HomeBusinessRussia convenes emergency meeting on key rates as ruble plummets

Russia convenes emergency meeting on key rates as ruble plummets

(Bloomberg) — Russia’s central bank called an extraordinary meeting Tuesday after the ruble crashed through the 100 level against the dollar for the first time since March last year as Russia’s war in Ukraine continues and international sanctions hit trade.

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Policymakers will release a statement on the policy rate at 10:30 am after the meeting, the Bank of Russia said in a statement, without giving further details. The central bank raised its policy rate by one percentage point to 8.5% last month, the first increase since emergency measures immediately following the invasion of Ukraine in February 2022.

The exchange rate has emerged as the barometer of health for an economy battered by shrinking export earnings and its isolation from international financial markets, revealing infighting between the government and the central bank.

The ruble reversed post-announcement losses and was up 1.8% at 7pm in Moscow at 97.6625. The currency, which broke through 101 earlier on Monday, has weakened by about 27% this year, ranking third among emerging markets’ worst performers. The central bank had tried to halt the slump by saying it will not buy any foreign currency in the domestic market for the rest of 2023.

Kremlin economic aide Maxim Oreshkin blamed the central bank for contributing to the depreciation, an unusual rebuke made public just before the Russian currency broke through $100. The governor of the Bank of Russia Elvira Nabiullina has repeatedly cited the deterioration in trade as the main reason for the weak ruble.

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In a rare column from the state news agency Itar-Tass, President Vladimir Putin’s chief economic adviser said that “the cause of the weakening of the ruble and the acceleration of inflation is a soft monetary policy”. Russia needs a strong ruble and policymakers have the necessary tools to normalize the currency value in the near future, he said.

Earlier on Monday, the central bank reiterated that it currently sees no threats to financial stability from the ruble’s performance and is leaving open the possibility of raising interest rates at its upcoming meetings.

The value of exports is facing a “significant drop” at a time when demand for imports is rising amid increased government spending and also due to rapid credit growth, it said in a statement.

The public expression of grievances signals disagreement at the highest echelons of the Russian establishment over how to respond to a crash in the ruble that brought it to levels last seen weeks after the February 2022 invasion of Ukraine.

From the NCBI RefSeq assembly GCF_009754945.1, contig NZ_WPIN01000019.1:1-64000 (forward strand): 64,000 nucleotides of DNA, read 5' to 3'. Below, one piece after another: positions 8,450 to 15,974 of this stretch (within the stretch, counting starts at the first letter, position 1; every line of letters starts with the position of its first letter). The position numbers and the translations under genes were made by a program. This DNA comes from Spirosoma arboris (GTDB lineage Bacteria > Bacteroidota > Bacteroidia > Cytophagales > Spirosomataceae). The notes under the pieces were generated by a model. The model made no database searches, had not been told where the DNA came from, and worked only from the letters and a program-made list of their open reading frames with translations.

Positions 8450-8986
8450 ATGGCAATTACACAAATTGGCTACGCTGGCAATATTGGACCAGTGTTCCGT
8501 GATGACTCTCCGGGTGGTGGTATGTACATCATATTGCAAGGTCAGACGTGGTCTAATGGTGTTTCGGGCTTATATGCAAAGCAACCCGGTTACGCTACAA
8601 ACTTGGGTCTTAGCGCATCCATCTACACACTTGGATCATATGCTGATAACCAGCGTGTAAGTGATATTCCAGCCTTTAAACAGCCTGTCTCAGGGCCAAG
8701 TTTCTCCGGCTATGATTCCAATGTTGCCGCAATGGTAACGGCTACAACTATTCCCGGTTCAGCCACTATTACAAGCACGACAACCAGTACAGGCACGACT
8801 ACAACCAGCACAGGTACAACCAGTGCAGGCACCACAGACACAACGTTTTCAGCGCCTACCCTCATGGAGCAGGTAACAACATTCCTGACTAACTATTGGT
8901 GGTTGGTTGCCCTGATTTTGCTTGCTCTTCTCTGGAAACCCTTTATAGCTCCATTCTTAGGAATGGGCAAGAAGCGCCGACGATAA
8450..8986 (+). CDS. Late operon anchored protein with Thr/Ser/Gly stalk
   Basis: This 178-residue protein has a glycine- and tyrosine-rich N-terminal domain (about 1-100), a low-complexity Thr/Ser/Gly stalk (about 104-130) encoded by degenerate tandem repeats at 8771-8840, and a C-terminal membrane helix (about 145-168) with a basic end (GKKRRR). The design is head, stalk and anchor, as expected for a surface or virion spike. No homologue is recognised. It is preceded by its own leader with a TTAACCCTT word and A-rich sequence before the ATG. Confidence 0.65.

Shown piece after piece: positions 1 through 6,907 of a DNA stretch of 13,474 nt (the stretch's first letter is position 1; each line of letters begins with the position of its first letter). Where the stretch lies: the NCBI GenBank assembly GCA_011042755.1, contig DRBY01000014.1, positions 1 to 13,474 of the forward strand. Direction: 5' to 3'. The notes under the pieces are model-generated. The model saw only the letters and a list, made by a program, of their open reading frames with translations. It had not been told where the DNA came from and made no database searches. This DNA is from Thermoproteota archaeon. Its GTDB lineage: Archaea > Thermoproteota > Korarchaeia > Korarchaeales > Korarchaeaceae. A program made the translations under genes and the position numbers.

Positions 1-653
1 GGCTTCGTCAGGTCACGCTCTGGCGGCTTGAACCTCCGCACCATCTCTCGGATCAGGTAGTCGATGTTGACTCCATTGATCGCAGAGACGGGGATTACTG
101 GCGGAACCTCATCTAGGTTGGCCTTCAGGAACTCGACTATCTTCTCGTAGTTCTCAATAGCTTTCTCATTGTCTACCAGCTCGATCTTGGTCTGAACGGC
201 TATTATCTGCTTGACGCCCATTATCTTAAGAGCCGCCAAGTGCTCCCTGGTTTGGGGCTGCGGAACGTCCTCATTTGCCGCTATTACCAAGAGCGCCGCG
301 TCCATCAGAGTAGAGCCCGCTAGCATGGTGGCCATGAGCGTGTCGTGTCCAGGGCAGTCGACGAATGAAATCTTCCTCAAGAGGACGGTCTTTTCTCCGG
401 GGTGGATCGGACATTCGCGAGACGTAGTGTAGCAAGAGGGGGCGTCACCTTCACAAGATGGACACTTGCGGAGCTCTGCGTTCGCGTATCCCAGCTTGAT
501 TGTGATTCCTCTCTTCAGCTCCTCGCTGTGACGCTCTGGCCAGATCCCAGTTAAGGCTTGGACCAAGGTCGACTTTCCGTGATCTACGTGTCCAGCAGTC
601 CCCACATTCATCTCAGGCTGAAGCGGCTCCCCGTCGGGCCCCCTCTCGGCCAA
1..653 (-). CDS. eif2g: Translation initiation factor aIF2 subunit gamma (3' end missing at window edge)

The central bank announced last week that it would not buy foreign currency domestically under a budgetary mechanism put in place to protect the economy from fluctuations in commodity prices. The decision aimed to “reduce financial market volatility,” it said.

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What Bloomberg Economics Says…

“To stabilize the ruble, we estimate that policy rates need to rise closer to 10% and that federal budget spending needs to be kept within the fiscal ceiling. The ruble may benefit from higher crude oil prices, but domestic monetary policy will remain a more reliable anchor for the currency. The Bank of Russia will need to raise key rates by 50-100 basis points at its September 15 meeting to boost domestic savings and reduce imports.”

—Alexander Isakov, Russia economist. For more, click here

The suspension of foreign exchange purchases “has not stabilized the currency,” according to JPMorgan Chase & Co., which now expects the central bank to raise its benchmark to 10% by the end of the year, an increase from its earlier call for 9 %.

The central bank remains committed to a floating exchange rate policy that “allows the economy to adapt effectively to changing external conditions,” Deputy Governor Alexey Zabotkin told reporters on Friday.

Budget situation

But in what amounted to a defense of government policy, Oreshkin said authorities “have succeeded in stabilizing the fiscal position” and expect to record a surplus in the third quarter, with the year-end deficit in line with the planned 2% of gross domestic income. Product.

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In the remainder of the year, the amount of extra revenue from oil and gas sales will reach about 800 billion rubles ($8 billion) above a base level in the budget, reducing the need for the government to rely on its wealth fund to close the budget deficit. cover, he said.

Russian oil and gas exporters’ revenues fell from $16.8 billion in the same period last year to $6.9 billion in July, according to the latest data from the central bank. Easing restrictions on moving money abroad has also accelerated capital flight as Russians rush to transfer money to foreign accounts.

“The ruble’s weakening is a result of the international screws turning the Russian economy, but also the costs of keeping the economy afloat,” said Erik Meyersson, chief emerging markets strategist at SEB AB in Stockholm. “Nobody wants to hold rubles, and the limited supply of foreign currency from exporters weighs on the currency.”

–With help from Srinivasan Sivabalan, Colleen Goko, Evgenia Pismennaya and Paul Abelsky.

(Refreshes prices from fourth paragraph)

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